2014-01-03 / Opinion

State Website Demonstrates Ineptitude

To the Editor:

The following account is a prime example of the classic FWA (fraud, waste, and abuse) that brings shame to politicians and government workers alike. It is but a microcosmic example of the challenges that need to be overcome by politicians, civil servants (note in particular the word servants), and taxpayers.

In simple terms, one or more state government workers have a website problem they neither know how nor want to fix (or they would have by now, q.e.d.).

Their superiors and the responsible politicians over them (I'm looking at you Mr. Mollis, Rhode Island Secretary of State) probably don't even know the problem exists. But it affects the livelihood of thousands of hard-working citizens.

The government workers either don't know how or don't wish (or both) to solve the problem. So they slap a sign on their door saying "Sorry, it doesn't work. We feel your pain. Either fix it yourself or drive to Providence or Cranston and stand in line or sit in my office to fix it. Have a nice day."

The technical problem is a relatively simple one, solved on a daily basis regularly by billions of websites around the world, but our state employees are too callous, indolent, ignorant, and (q.e.d.) incompetent to address the problem.

At issue is the Department of Health's website at https://healthri. mylicense.com, which handles license renewals for thousands of Rhode Island health workers.

The technical problem is that the website cannot handle calls from customers' browsers unless they are using one of four older versions of Microsoft Windows Explorer.

The larger problem is that leadership allows this technical problem to exist and has not addressed it in a timely manner.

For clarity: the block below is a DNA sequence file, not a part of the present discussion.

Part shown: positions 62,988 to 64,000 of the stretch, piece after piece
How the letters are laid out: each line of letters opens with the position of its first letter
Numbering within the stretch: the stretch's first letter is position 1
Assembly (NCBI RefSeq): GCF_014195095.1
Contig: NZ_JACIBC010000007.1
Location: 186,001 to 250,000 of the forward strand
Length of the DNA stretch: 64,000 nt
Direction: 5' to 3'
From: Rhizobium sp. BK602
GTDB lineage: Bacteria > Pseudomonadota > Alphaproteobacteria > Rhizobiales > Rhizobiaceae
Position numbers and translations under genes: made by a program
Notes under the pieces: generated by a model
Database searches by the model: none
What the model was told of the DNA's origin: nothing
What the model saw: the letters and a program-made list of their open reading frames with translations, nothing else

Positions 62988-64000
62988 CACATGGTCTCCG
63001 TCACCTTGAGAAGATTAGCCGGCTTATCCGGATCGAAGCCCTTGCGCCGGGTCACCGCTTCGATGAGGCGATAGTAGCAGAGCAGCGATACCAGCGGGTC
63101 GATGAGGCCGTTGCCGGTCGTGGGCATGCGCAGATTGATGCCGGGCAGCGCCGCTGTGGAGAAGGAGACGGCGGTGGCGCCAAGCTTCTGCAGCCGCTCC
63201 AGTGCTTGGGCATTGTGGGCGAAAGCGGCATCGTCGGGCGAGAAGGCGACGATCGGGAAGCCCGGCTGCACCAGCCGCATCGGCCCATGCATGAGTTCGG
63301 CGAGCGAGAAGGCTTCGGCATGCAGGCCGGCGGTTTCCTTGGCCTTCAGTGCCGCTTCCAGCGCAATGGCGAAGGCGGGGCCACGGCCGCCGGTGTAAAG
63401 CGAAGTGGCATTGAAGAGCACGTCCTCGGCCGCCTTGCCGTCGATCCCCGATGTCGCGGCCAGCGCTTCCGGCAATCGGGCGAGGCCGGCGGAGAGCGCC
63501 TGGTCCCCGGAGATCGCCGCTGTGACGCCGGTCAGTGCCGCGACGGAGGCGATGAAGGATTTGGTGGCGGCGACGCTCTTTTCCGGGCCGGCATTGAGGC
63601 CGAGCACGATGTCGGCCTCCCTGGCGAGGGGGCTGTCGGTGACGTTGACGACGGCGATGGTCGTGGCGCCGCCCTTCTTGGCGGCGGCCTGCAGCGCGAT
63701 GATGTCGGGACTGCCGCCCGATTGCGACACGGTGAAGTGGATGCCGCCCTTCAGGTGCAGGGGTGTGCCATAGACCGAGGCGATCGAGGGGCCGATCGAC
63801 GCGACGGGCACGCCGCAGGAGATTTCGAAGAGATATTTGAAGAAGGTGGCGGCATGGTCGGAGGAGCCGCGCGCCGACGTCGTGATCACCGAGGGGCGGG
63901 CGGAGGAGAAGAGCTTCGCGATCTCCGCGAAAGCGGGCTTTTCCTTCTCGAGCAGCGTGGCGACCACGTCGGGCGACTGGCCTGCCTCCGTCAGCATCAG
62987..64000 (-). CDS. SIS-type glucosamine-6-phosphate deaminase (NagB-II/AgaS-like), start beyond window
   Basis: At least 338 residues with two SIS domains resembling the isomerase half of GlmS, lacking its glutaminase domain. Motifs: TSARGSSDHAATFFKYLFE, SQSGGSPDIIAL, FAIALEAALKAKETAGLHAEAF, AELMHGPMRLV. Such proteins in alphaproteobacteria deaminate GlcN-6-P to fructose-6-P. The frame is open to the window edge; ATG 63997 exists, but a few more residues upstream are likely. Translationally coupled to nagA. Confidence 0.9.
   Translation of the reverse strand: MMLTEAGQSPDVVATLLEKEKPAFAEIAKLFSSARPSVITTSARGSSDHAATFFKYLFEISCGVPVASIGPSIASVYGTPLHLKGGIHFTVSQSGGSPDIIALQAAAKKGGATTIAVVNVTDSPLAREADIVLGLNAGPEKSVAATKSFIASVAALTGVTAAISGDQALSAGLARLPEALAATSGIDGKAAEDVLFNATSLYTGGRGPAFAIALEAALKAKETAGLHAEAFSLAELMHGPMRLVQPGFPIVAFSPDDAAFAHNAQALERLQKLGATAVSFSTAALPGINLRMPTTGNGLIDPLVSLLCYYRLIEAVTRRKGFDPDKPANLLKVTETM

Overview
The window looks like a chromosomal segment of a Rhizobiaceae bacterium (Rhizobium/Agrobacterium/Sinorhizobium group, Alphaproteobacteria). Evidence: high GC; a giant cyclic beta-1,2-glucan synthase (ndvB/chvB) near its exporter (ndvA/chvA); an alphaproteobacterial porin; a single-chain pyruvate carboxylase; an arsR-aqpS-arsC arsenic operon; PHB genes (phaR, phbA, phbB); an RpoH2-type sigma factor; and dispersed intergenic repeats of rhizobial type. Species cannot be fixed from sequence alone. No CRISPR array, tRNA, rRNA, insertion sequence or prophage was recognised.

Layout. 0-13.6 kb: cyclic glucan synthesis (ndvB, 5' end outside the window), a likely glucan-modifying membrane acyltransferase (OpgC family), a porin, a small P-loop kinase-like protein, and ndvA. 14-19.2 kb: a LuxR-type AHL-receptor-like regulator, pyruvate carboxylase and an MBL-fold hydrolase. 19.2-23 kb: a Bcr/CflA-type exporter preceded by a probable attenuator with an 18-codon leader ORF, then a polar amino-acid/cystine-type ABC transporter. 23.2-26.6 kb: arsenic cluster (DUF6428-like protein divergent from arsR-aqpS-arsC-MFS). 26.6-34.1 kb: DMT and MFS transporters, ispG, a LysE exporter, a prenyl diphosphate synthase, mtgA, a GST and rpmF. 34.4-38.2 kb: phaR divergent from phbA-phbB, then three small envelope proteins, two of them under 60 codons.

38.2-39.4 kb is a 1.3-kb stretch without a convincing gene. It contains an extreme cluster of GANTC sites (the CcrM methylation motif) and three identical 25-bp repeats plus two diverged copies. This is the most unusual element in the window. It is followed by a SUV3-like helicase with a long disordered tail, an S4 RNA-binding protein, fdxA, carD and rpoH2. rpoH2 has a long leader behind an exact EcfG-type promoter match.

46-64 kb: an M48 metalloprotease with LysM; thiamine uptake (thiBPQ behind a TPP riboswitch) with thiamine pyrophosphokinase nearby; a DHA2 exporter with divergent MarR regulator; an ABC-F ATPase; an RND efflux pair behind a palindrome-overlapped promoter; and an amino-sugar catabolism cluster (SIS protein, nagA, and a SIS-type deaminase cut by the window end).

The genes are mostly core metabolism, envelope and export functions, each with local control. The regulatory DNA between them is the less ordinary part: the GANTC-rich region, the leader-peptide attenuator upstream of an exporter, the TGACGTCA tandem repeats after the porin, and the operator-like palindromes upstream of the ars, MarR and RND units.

The solution to this technical problem is not rocket science. It is referred to as using either "graceful degradation" or "progressive enhancement" and is a well-known and practiced technique taught by the most elemental web development curricula.

Billions of websites do it every day. Why can't healthri? Incompetence, q.e.d.

The fact that the Department is clinging to Microsoft in the face of the daunting need to accommodate other browsers is prima facie proof of its being a third-rate performer. As of October 2013, Microsoft Internet Explorer is a distant third (12%) behind Mozilla Firefox (27%) and Google Chrome (54%) for browser usage. And we won't even start to talk about Android and iOS.

They should have addressed compatibility with other browsers, especially Firefox and Chrome, ages ago, irrespective of specified versions of Internet Explorer.

Whining that "Internet Explorer 11 is very new and has not yet been tested with eGov" is no excuse. This version was released in October and was received on a two-year-old laptop in an automatic upgrade, so Microsoft thinks it's ready for prime time. Too bad that eGov is not. Your taxes at work (not).

Because of these limitations, the state's website suggests that we trek over two bridges (one with a large toll) to use their computers ("in Room 105A"). This is totally ludicrous and risible. And again incompetent. Where the heck is "Room 105A" anyhow? Providence? Cranston? Directions please? Why make me spend my time figuring out where to go?

The demand that we use a particular operating system again demonstrates the Department's incompetence; websites do not care about the calling operating system (Windows, Apple, Linux). Websites do care about the browser version. These people should know that.

In short, I am left with the impression that these state employees saw a problem that was too hard, so just slapped up the sign, closed up shop, and went home for Christmas. All in all, a deplorable comedy of errors and incompetence.

The solution to the larger problem is better leadership, oversight, and accountability.

I want that.

C. Andrews Lavarre
Newport

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